“Nearly half of all the ill-health suffered by people of working age has a psychological root and is profoundly disabling …”
As someone who has had a life-long problem with depression, multiple treatments, and has suffered all the consequences (not married, no children, erratic employment, no pension provision when I reach that age), was at one time spending about a third of my income for treatment, and has retrained in psychology to try and understand myself better, I would welcome rather more attention being paid to the issue of mental health. Yes, I know that cancer is terrible, but I sometimes think it gobbles up too much attention and money, to the detriment of efforts to understand and treat other things. Try being ill for forty years – it’s not funny. And it’s expensive for society, too.
Thanks for posting, Martin. The comments you make re cancer and other charitable funding are interesting. The general public consensus seems to be that mental illness is just something that you live with. Sadly, as someone who lost a friend to mental illness, I know this simply isn’t the case.
I’d be surprised if I was the only forum regular able to tell such stories as well.
One of the things that bothers me about the public perception stems from the ‘awareness’ campaigns that have been run. You know the ones: “1 in 4 people suffer from some kind of mental illness”.
Don’t get me wrong, I support the general theme that these issues affect more people than you probably realise at first. What bothers me is the implication that “mental illness” is a binary state: You either have it or you don’t.
Clearly there are sliding scales here, but in addition, mental health can fluctuate in the same way that your physical health can. We all get the emotional equivalent of a cold from time to time, and the emotional equivalent of the flu can kill.
One statistic I’d be interested to learn is whether writers - who I’d imagine spend more time in their own heads than the typical man in the street - have a higher or lower susceptability, or if there is no descernable impact.
It has become apparent to me over the years, and I suspect many other users of Scrivener, too, that a great many of us have one kind of debilitating condition or another. You won’t be on your own here, Martin.
I think the roots of the binary mentality are the social stigma that comes with mental health. While this was overtly admitted in the past, now nobody would explicitly say it. However, I do think that for many people, in the back of their minds at least, it’s not your fault if you have cancer, but it is your fault if you have depression, or schizophrenia. Thus, it’s a character thing, not a disease state.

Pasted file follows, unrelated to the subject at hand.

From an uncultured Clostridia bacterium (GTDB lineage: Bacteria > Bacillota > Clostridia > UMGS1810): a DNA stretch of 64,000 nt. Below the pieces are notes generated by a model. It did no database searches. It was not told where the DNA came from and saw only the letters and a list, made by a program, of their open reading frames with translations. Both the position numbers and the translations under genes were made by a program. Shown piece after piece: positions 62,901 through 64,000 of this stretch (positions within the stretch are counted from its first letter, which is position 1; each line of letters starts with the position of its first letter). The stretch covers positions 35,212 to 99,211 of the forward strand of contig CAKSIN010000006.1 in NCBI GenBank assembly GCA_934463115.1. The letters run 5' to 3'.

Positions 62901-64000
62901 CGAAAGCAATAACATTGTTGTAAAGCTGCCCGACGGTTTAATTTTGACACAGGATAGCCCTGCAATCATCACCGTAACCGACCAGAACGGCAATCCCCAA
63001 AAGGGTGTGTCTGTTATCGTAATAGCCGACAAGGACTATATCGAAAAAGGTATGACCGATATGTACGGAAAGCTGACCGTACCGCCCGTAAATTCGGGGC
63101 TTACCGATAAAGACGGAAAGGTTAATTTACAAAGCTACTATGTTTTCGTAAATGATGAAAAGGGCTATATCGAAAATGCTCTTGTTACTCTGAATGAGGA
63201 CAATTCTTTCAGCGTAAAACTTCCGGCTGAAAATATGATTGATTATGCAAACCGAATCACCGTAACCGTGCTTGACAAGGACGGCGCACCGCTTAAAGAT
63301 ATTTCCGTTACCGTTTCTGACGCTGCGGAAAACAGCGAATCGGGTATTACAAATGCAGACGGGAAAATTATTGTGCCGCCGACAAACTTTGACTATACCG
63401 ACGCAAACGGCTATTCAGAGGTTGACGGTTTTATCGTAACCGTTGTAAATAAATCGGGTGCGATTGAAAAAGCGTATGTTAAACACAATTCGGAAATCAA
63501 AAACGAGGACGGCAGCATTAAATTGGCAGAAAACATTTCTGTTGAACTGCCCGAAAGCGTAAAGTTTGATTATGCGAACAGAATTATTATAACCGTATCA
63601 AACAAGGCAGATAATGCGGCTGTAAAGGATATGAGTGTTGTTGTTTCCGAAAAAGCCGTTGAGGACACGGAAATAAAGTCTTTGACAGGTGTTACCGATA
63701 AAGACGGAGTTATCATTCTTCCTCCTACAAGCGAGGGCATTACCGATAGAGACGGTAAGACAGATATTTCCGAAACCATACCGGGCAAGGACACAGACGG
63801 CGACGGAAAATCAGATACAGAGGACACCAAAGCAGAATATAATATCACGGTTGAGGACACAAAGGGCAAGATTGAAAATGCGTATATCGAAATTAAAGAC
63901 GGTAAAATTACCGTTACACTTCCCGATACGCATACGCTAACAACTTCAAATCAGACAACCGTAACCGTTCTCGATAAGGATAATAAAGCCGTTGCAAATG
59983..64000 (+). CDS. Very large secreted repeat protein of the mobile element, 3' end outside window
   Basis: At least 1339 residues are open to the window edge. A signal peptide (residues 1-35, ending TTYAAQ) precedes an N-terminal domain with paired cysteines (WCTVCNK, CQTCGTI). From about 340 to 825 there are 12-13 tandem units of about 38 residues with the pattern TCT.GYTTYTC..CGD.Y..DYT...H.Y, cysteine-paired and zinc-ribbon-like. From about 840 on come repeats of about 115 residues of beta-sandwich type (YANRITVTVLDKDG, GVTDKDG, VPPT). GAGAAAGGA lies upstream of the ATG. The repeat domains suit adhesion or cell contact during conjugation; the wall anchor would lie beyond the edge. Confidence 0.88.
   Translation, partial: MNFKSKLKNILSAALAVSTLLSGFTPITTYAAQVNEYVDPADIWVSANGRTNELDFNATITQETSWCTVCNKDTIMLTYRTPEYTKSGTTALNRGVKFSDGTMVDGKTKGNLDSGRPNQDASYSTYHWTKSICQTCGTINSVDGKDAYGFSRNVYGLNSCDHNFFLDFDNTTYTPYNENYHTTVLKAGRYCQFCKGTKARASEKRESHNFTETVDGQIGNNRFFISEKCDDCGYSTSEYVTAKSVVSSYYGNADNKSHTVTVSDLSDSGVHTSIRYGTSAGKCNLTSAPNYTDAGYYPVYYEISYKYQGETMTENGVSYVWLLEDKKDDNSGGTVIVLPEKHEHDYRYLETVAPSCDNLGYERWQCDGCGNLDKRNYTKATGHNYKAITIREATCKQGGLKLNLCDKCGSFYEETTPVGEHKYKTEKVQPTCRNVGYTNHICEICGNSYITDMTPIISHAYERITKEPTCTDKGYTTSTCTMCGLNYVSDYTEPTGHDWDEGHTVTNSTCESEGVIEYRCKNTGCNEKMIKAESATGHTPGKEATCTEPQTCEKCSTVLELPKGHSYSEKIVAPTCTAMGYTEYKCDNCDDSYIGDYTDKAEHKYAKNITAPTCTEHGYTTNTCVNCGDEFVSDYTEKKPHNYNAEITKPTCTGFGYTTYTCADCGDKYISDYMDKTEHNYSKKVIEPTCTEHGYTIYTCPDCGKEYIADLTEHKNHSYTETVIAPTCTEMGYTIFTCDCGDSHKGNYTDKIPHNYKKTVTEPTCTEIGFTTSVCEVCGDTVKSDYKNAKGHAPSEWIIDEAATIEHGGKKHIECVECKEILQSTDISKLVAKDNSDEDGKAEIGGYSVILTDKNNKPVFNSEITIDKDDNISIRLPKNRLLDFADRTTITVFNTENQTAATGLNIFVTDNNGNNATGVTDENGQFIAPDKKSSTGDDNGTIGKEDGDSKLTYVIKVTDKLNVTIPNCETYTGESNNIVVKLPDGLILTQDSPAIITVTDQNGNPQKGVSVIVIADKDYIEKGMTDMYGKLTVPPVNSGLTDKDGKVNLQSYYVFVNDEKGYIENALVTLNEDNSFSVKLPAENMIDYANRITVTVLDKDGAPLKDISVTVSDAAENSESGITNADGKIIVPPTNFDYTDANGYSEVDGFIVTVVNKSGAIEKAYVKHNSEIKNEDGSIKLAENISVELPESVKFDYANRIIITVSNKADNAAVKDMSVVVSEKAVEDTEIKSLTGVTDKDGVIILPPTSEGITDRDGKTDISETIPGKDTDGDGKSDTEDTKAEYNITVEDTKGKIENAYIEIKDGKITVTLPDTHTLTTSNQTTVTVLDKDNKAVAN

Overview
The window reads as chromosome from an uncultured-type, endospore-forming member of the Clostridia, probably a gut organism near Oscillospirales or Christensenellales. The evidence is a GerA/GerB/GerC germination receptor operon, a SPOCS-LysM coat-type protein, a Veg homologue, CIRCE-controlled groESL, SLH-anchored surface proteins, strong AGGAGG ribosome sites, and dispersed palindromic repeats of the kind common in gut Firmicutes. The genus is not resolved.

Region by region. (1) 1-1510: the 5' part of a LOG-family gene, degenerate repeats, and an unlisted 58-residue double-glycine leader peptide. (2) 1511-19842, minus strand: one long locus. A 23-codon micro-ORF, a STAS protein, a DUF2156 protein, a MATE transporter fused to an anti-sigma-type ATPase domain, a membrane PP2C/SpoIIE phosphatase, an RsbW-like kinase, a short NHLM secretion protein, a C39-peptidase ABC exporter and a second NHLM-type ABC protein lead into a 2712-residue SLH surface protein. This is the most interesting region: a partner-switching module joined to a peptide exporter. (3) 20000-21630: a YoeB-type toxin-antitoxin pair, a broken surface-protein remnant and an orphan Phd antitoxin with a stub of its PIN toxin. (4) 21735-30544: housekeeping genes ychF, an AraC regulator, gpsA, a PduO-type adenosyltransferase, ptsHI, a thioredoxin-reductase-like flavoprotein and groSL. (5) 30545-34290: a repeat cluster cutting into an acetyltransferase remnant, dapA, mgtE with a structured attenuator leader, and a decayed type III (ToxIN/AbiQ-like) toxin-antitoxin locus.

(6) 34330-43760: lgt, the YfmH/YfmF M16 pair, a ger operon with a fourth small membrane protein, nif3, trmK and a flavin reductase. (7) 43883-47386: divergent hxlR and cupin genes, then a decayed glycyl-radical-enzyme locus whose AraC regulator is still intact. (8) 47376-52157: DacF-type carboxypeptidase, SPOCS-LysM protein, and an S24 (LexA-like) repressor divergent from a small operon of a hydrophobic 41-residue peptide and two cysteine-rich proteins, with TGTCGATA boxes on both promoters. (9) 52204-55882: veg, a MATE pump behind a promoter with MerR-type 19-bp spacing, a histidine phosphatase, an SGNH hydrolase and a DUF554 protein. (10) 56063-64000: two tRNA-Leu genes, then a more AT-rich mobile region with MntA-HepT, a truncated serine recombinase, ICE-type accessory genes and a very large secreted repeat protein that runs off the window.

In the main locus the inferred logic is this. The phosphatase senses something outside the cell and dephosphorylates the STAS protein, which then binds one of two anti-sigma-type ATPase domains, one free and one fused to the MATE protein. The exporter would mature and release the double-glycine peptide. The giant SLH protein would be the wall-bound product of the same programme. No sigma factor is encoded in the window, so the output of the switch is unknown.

The real problem is that, compared to other medical fields, mental health research is way behind. We can now seriously start thinking about personalized medicine in many medical fields, but we are not even close to such a concept in mental health. Diabetes has many causes and must be treated wildly differently on the basis of those causes. We do that. Diabetic patients are not all the same. For depression, however, we are not even close to differentiate between different types of depression and we are at a loss when it comes to figure out why some patients respond to meds and others don’t. Mental health research doesn’t even have concepts that go beyond DSM labels, which are clearly inappropriate. NIH is trying to push research in mental health beyond DSM criteria, to look at domains of psychopathology that may cut across DSM definition of mental health problems. But it’s not easy. It’ll take a while. Only when research on mental health matures we can get rid of these naive intuitions that mental health problems are ‘your fault.’
It is said that “creatives”, whoever they may be, suffer a higher incidence of bi-polar disease* (as you probably know). Whether this is statistically true is I suspect impossible to verify. What I’m certain of is that friends who are bi-polar are amongst the cleverest and most imaginative people I know. I’m not sure that spending more time in their own heads is relevant; bi-polar disease as I understand it has in at least some forms a tendency to be genetic**, carried in the female line.